Beth Smith is a lawyer, originally from New York, who came to Tucson years ago to visit and old boyfriend and has never left. She fell in love with the area the way most of us transplants do: The place goes straight to your chest and adds a special thrum to your soul you don't get from anywhere else. Before his disappearance, Sheridan Oman had donated his house to the Nature Conservancy, who in turn sold it to some nearby neighbors, who wanted a chance to preserve the peace and quiet of the land. If they seem protective of the area, they have reason to. It is an unlikely swath of desert landscape surrounded on either side of a wash by townhouses and complexes. Immediately down the hill, there is the busy traffic grind of people heading to and from their jobs. The two houses sit isolated like a nature preserve, on a dry island of beautiful, mostly unmolested, sand, rock, and cacti.
Smith was friends of the new owners, and she readily jumped at the chance to move into the house when they offered it to her, but not without some initial doubts. "When I first saw it," she says, "it was filled with all the Omans' stuff. The walls were covered by their artwork. There were a million holes in the wall from masonry nails. Sheridan was very into anatomy so there were a lot of mounted skeletons."
The night she first saw the house, the owners were throwing a party. Naturally, everyone wanted to see the place. "I was with a bunch of people who were very into the idea of a haunted house. There were lots of stories and speculation about whether Sheridan had picked up some chippy and then flown off to Italy.... I have to say I was a little bit spooked. Not even so much about the murder, but the whole business of just walking in on someone's life that had been stopped like a stopwatch, where everything was frozen in the moment of their death."
As she talks, we are sitting in the living room. The house has been cleaned very thoroughly, emptied of most of the Omans' things and repainted. The roof got made over last year and new plumbing and wiring has been put in. It's now stylishly simple and uncrowded. A beautiful, old house restored and set straight. Smith, who moved in from a "crummy" complex on North Campbell, is unreservedly enthusiastic about the place. "From the first night I spent here...I just loved it," she says, beaming. "I mean, how can you not be at peace in this place?"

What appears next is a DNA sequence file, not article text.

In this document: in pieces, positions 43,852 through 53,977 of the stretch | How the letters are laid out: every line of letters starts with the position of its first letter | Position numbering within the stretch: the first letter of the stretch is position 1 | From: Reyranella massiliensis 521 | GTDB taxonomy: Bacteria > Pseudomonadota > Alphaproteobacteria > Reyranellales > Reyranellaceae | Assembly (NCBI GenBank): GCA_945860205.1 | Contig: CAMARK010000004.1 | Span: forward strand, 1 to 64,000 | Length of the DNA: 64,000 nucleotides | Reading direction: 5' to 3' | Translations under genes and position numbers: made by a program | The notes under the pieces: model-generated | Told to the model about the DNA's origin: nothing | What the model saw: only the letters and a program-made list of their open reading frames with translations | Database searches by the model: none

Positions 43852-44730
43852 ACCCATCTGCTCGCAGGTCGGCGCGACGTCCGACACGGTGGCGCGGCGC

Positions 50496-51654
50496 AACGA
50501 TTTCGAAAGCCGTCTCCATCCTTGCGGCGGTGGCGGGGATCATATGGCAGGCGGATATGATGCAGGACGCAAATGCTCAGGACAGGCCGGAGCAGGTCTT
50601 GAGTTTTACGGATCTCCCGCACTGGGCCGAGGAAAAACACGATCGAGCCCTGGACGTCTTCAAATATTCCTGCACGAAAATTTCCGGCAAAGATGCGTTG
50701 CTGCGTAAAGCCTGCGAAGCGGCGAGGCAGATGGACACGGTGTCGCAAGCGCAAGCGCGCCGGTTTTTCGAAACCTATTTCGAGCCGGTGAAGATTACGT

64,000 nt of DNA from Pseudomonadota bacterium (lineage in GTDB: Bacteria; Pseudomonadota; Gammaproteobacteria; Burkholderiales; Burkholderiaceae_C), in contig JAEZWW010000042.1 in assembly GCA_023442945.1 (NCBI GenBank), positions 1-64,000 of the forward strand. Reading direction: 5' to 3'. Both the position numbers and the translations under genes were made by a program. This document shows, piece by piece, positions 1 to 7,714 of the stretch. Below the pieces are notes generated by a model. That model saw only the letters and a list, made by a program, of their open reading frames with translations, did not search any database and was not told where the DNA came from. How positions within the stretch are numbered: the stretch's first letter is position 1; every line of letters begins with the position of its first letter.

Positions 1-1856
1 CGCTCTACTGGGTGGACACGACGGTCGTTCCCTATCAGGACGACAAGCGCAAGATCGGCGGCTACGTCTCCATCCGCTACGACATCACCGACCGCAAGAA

She has thrown out most of the clutter, something the Omans, who lived in the house for many years, did not do. And yet, she is reluctant to reclaim the house entirely; she feels it still belongs to them, in a way. The house contained their life for many years, and, like dust motes in the air, their presence remains. The murder didn't ultimately keep Smith from moving in, but put her into the minority on that count. Moving into a house where a violent homicide has been committed can be a serious deterrent for many people.
RAY HAWS, A Realtor for an eastside Century 21, had the unlikely and horrific job of selling the house where two close friends of his had been murdered. The house, on the city's east side, was the scene of one of Tucson's grisliest and most notorious crimes of 1995. Peter Taylor was convicted of beating and stabbing his parents to death before setting their bed on fire. Taylor, convicted last April, is still in jail, awaiting sentencing. This arrest came later, however; at the time Haws was selling the house, the crime was still a mystery. "There had been no arrests," Haws says. "The perpetrator was not known."
Haws is a solidly built man, doggedly cheerful in the manner you would imagine of successful Realtors, used to reassuring people, being of friendly service. On this subject, however, his voice gets quiet, his eyes seem to recede, cloud over. Clearly, it is still weighing heavily on his mind. "It was very difficult," he says of showing the house to prospective buyers. "The first time was the worst, after that I was okay because it had been totally cleaned up and there was no sign whatsoever of any crime in the home." He takes a pause here, sighs heavily before looking back up. "But there were a lot of memories."